What the 90s Were Like as a Teenager

The 90s were amazing, but perhaps most amazing if you were a teenager. I was born in 1983, and from the age of seven to seventeen, I experienced the 90s, which was a different time to say the least. I’m not sure if this post is inspired by getting older or living in the US political Hell scape, either way, here is what the 90s were like as a teenager.

There are many posts online that remember the 90s. This is simply what I remember. What it was like as a teenager watching the internet become a thing. What it was like to grow up in the public school system in the states, and some thoughts on what it is like being a thirty-something now looking back on those times.

I was 14 when Princess Dianna died, and the event is one that I remember today, as the entire world seemed to stop. The 90s had it’s moments of seriousness and sadness, moments when the entire world took pause, to remember and reflect. For the most part, the 90s were a lot of fun, and very future oriented, which is mainly what I remember. 


The dot-com thing was great (for a while)


The super bowl has long been a showcase for high budget commercials, but the 90s were a spectacle that had to be seen to be believed. Before the dot-com bubble burst, anything was possible and the internet was the place were it was happening. As a kid who grew up on science fiction, watching the dot-com movement was inspiring and exciting. 

Companies like Yahoo were killing it, and although websites were just some images and HTML downloaded over a phone connection, it was exciting, why? Well it was new, it felt like science fiction becoming a reality. In the 80’s we just had televisions with a physical knob worth of channels, perhaps a Nintendo if you were lucky, and then suddenly, the world was connected.

Companies like pets.com landed 82.5 million in IPO and then went “all-in” on super bowl ads where a sock puppet was used to sell dog food at cost with free shipping. (what could possibly go wrong?) Their stock fell from $11 to $0.19 in a matter of days, and the bubble burst, but it was fun to watch while it lasted.



The politics of the time were fun

If you grew up with memories of the Berlin wall falling down, or the Vietnam war, then the 90s were probably just a calm after a more chaotic period from the past. As a teenager, the 90s were all you knew. The attack on the twin towers had not happened yet and the times of Bush Senior were too early to remember or be concerned with.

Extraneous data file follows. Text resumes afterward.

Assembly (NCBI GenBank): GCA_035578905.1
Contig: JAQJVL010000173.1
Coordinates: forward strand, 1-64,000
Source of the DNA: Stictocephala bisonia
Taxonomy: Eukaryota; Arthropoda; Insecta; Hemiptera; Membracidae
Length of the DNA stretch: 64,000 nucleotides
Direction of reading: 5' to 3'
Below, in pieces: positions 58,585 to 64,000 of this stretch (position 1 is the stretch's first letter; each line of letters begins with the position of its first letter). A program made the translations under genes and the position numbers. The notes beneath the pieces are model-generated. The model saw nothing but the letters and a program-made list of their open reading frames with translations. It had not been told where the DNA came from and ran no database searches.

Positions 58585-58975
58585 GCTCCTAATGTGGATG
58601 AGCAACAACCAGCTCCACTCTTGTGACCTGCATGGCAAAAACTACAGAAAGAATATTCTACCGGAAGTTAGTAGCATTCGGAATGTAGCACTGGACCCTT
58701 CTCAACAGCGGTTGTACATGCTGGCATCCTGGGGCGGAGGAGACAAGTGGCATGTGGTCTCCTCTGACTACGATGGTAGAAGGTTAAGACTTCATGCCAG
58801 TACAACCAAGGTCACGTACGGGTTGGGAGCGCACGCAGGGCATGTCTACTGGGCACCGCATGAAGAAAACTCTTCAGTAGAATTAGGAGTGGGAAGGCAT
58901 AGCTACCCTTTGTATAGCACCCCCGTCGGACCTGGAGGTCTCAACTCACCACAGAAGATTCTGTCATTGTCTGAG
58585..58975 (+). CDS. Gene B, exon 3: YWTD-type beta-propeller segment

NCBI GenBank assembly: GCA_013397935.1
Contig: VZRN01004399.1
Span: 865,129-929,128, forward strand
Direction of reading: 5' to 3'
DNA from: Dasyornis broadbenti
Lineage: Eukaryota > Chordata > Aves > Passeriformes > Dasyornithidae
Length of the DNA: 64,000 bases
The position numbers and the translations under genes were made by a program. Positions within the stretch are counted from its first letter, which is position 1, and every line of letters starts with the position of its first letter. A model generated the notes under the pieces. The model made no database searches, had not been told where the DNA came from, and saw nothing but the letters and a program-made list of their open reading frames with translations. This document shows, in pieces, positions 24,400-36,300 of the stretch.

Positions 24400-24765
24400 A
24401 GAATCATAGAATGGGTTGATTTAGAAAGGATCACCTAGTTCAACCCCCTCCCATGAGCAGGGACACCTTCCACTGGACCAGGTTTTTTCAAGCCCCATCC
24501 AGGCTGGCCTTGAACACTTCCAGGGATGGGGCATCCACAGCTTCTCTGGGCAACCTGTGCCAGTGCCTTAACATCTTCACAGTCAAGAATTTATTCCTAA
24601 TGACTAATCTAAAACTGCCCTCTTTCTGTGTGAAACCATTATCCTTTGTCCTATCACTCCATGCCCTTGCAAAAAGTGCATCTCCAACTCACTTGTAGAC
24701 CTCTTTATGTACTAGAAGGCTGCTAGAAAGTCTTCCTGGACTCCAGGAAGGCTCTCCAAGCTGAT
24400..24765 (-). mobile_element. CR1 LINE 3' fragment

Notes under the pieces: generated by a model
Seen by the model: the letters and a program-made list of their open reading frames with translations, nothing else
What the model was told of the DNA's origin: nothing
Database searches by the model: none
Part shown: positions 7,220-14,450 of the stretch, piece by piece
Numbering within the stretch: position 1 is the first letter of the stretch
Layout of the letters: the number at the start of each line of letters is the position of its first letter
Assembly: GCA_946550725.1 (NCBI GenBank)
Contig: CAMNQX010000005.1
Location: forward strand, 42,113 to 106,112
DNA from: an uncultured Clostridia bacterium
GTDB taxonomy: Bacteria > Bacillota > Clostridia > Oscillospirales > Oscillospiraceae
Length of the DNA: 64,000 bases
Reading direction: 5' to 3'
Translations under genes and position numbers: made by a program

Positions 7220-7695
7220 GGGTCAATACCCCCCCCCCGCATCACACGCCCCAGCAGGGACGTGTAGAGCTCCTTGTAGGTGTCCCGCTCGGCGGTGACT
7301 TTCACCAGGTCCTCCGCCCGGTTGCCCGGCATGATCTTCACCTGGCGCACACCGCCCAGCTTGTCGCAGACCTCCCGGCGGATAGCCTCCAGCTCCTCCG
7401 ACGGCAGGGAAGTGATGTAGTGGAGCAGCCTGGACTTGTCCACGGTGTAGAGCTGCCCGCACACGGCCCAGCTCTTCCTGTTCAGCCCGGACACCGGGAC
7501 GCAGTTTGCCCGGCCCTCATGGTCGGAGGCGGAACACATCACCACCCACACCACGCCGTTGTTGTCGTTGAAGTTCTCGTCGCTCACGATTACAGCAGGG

This was a time in history where it was great to be a teenager, and for the most part, there was a sense that “things are ok and are going to be ok.” Parents had to describe the difference between “sex” and “sexual relations”, as did the president, but parents were not forced to describe why child molesters were running for office, or why politicians were encouraging nuclear war or making racist comments on a daily basis as many do today. 

Are there things that were a little strange as a teenager? Sure, Milli Vanilli got busted, Tonya Harding and Nancy Kerrigan got into it. Looking back as a thirty something I realize the Rodney King riots were much more important than I remember, but as a child of the 90’s, the excitement of Bill Clinton playing the saxophone on SNL was the news, and we thought it was awesome.



Gap was on top of their game

The 90’s didn’t really make a lot of sense from a fashion perspective. Jeans seemed to be baggy in all the wrong places, but nobody really seemed to care. If you were cool, you had GAP jeans, or khakis made popular by swing dancing on television. Later Abercrombie would come on the scene, but for much of the 90s we all wanted to wear GAP jeans and grow up to be a cast member on the TV show Friends.

This was the primary style for kids of the time, at least in my corner of the world, but there were certainly other things going on. Grunge was happening, and living near Seattle provided a front row seat for the movement, but it seemed like something older kids on drugs did. There were remnants of the 80s, usually taking the form of baggy pants and neon colors, but disco was dead and what took its place was something that was more refined, yet hard to pin down. 

What is striking about this time looking back is the way the media had influence on what we decided to wear everyday. We didn’t have millions of social influencers like we find today. There were maybe 10 or 20. We all watched Friends the TV show, and decided to look like Chandler. If he started wearing Big Dog sweat shirts, there was a good chance a local clothing store would start to sell them.



If you had Lunchables, you were rich ( and cool )

In the 90s Lunchabels were cool, mainly due to aggressive marketing campaigns. Packing a portable meat and cheese platter in the 90s was a sign that your parents had money. For me, this was a special occasion thing. If you grew up on the other side of the tracks like I did, you had public school lunches, which entailed burgers, tater-tots, frozen veggies, and a small milk carton.